Overloading the body in the short term is part of effective programming to allow for supercompensation and consequentially a fitter or stronger athlete. However these improvements occur when the athlete is recovering not when they are training. Any professional athlete across any sport will outline how their recovery is every bit as important as their training load in order to prepare optimally for performance. There are two major barriers to this. Firstly is player education. Young players especially can be unaware for the need for proper rest and recovery, are keen to do all the training they possibly can and often don’t realize what they are doing until their body breaks down. The second is that fact that the majority of senior players are in full time employment. So even though they are training as “professionals” or undergoing the same amount of training load, they do not have the time to recover sufficiently and overload and injury ensues. The third factor is relating to fixture setting and off season. There can often be periods when there are very few games over a period of time and then a rush to get them played off quickly to fulfill requirements. Additionally as outlined above there are players serving multiple teams with several games per week (as well as the training sessions that go with them) and don’t get a break until either poor form or injury halts them in their tracks.
Poor baseline conditioning
In one way this flies in the face of what is outlined under excessive training loads but the vast majority of players do not have a structured or adequate pre-season when they can build up their strength and aerobic bases which will last them throughout the entire season. Every elite sport has a preparation period from 6-8 weeks in soccer to 12-16 weeks in Australian Rules football. This is an essential part of the season to prepare the body adequately for the demands of the months that lie ahead. Part of this in Ireland comes back to the fixture list as there is often little time from the end of club season to the beginning of county season but also there is huge variability in the programming of the club season making it difficult to periodise a training plan around a shifting fixture list. Athletes coming back from longer term injury often neglect to top up their fitness levels while injured of as they return often leading to poor performance or additional musculotendinous injury.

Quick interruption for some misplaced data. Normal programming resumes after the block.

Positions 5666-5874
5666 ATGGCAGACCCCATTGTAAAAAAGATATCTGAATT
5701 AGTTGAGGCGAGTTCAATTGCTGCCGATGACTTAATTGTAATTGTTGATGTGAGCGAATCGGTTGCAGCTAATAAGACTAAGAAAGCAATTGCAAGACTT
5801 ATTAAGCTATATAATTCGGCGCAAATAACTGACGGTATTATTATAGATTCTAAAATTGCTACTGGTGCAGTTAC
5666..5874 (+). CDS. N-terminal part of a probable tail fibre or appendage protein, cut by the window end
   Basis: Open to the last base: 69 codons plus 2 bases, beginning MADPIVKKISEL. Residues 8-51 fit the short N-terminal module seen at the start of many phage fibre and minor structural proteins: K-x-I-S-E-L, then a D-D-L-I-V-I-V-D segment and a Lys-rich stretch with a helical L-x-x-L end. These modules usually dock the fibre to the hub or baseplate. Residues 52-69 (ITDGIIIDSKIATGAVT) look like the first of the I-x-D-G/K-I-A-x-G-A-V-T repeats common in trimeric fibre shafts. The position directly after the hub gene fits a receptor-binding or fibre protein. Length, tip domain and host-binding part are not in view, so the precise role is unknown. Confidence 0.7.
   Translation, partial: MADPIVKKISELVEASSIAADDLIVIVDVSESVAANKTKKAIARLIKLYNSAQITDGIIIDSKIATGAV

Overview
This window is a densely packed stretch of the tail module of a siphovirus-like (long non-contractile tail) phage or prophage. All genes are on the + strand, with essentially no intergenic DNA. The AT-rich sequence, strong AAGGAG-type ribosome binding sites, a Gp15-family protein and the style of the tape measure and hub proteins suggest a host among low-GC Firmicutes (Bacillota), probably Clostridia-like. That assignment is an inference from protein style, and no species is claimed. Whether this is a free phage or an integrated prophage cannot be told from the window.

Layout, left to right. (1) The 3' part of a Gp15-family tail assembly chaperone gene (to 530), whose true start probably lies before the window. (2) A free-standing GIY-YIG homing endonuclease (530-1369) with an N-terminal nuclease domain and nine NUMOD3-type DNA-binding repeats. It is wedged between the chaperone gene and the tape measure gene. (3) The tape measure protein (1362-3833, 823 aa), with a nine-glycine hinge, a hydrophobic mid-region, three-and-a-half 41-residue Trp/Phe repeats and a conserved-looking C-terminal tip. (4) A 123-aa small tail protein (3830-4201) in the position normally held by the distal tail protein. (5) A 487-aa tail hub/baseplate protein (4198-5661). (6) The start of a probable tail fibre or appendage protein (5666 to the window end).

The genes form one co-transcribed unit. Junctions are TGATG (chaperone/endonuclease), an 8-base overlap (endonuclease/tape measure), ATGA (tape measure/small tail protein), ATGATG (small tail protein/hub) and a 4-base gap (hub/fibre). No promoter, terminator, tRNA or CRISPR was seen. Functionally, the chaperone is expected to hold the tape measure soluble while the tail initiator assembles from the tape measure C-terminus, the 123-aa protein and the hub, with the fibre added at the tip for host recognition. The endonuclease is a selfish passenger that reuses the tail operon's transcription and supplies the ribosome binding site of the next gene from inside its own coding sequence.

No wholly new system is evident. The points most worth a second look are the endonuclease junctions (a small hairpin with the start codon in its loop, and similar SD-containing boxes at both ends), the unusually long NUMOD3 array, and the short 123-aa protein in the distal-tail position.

Poor Movement Control
Very few of us move as gracefully as we would like despite the amount of training that is done. The vast majority of chronic injuries are under pinned by poor movement patterns which coupled with the high training loads invariably leads to breakdown. Poor Squatting patterns (Fig 1) Running patterns (Fig 2 – insert picture of two players running in croke park here) and Multidirectional Patterns (Fig 3) all drive acute and chronic injury as well as substandard athletic performance. Improving an athletes movement will not only complement their skill and fitness training to improve their sporting performance but will also share the load throughout the body minimizing injury risk.
Poor Training Technique
Across all sports this area along with poor movement control that are the biggest drivers of injury. Gym work/Strength-Power training is hugely beneficial not only to sporting performance but also to reducing injury risk. However if you stand back and take a look around any gym, public or private, you will see a vast array of techniques for squatting, doing press ups and doing chin ups. The heavier the lifting or the more explosive the exercise generally the worse the technique on show. There is no such thing as bad exercises only exercises that are carried out badly. Not only do athletes not get the training effect that they are looking for but they commonly overload their knees, hips, back and shoulders invariably leading to injury. The demands of the on field training and matches are high enough on the body without compounding the issue in the gym which should be preparing you for those demands.
Inattention to the warning signs